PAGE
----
I think we are going to see a lot more of this. Everybody and their mother of course wants a piece of the white hot smartphone market. And of course everyone does want a smartphone. But how many competing vendors can survive? Especially when only Apple and Samsung are making any money at it.
I'd say that NEC had brought this onto themselves. However, there have been a lot of chatter back in Japan, blaming it on NTT Docomo.
The Japanese telecom giant's new mobile business strategy, reportedly focused on promoting smartphones made by Sony and Samsung, appears to be the final nail in the coffin on NEC's smartphone operations.
I blame NTT Docomo for a number of other reasons -- such as its inability to establish itself outside Japan, while tightly controlling a so-called "Docomo Family."
Docomo for years dictated features of handsets and chips developed by the Japanese suppliers (those who are a part of the Docomo Family). The company made them jump through hoops.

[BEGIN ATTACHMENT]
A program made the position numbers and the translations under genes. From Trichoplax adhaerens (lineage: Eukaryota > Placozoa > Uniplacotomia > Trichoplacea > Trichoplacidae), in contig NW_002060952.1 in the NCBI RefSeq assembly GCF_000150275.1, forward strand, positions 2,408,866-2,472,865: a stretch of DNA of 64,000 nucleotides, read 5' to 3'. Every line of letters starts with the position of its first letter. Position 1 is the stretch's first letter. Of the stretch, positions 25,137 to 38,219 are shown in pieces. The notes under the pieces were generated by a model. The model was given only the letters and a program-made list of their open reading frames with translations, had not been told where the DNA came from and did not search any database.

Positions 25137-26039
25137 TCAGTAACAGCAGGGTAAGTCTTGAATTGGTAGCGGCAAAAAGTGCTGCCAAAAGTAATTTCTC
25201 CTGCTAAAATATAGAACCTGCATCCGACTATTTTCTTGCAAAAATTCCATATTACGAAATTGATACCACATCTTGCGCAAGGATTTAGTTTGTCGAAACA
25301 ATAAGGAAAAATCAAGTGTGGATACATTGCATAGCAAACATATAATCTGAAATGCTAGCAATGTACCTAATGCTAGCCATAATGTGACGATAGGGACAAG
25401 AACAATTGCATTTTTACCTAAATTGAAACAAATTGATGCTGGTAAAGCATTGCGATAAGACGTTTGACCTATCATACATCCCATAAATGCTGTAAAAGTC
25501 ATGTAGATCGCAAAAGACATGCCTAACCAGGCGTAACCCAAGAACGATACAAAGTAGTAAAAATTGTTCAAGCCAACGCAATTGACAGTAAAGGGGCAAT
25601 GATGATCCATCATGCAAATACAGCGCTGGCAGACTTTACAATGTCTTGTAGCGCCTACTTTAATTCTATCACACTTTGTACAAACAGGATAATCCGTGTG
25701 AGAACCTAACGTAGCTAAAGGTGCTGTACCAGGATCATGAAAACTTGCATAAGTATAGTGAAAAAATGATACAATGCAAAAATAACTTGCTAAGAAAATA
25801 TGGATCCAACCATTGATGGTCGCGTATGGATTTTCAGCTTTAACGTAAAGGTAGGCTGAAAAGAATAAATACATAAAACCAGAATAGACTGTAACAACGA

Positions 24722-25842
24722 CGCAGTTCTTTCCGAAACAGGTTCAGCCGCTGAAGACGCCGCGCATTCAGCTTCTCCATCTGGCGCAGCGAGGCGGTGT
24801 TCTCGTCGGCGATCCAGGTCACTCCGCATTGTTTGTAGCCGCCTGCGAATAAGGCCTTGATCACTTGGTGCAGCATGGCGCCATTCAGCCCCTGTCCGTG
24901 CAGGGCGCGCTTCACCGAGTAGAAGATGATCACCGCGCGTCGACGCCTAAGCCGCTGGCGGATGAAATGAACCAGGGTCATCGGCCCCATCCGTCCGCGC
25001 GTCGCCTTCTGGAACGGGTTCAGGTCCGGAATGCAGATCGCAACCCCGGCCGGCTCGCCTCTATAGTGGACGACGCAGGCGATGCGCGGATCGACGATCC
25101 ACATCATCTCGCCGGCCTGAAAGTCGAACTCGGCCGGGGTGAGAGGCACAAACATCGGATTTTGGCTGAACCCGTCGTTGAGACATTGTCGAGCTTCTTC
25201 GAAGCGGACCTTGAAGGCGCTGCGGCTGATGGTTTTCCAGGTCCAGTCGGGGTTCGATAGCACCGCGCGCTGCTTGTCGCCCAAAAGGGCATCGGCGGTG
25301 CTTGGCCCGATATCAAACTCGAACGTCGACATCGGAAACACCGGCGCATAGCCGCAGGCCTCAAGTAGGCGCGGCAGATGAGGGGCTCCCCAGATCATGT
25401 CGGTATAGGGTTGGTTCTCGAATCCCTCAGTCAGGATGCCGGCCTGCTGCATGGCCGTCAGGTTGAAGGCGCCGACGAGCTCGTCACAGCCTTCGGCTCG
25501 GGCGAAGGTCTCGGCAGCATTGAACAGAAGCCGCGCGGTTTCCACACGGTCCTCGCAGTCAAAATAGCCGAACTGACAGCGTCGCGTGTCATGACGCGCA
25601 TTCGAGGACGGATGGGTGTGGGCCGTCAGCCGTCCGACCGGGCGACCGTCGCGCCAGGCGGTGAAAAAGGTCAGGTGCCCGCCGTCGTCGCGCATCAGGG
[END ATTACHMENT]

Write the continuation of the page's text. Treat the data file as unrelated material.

In the end, many Japanese vendors who got too focused on supplying to Docomo were left standing with little resources to spare for the markets abroad.
There is huge competition in smartphone market. Every phone company has brought out a smartphone in the market. Users have so many choices even price wise. The Apple and Samsung seems to be in continuous war for maintaining or attaining the top spot. Its difficult. DEfinitely NEC would have taken this step for right reasons. Afterall business is all about mone.
What are the engineering and design challenges in creating successful IoT devices? These devices are usually small, resource-constrained electronics designed to sense, collect, send, and/or interpret data. Some of the devices need to be smart enough to act upon data in real time, 24/7. Specifically the guests will discuss sensors, security, and lessons from IoT deployments.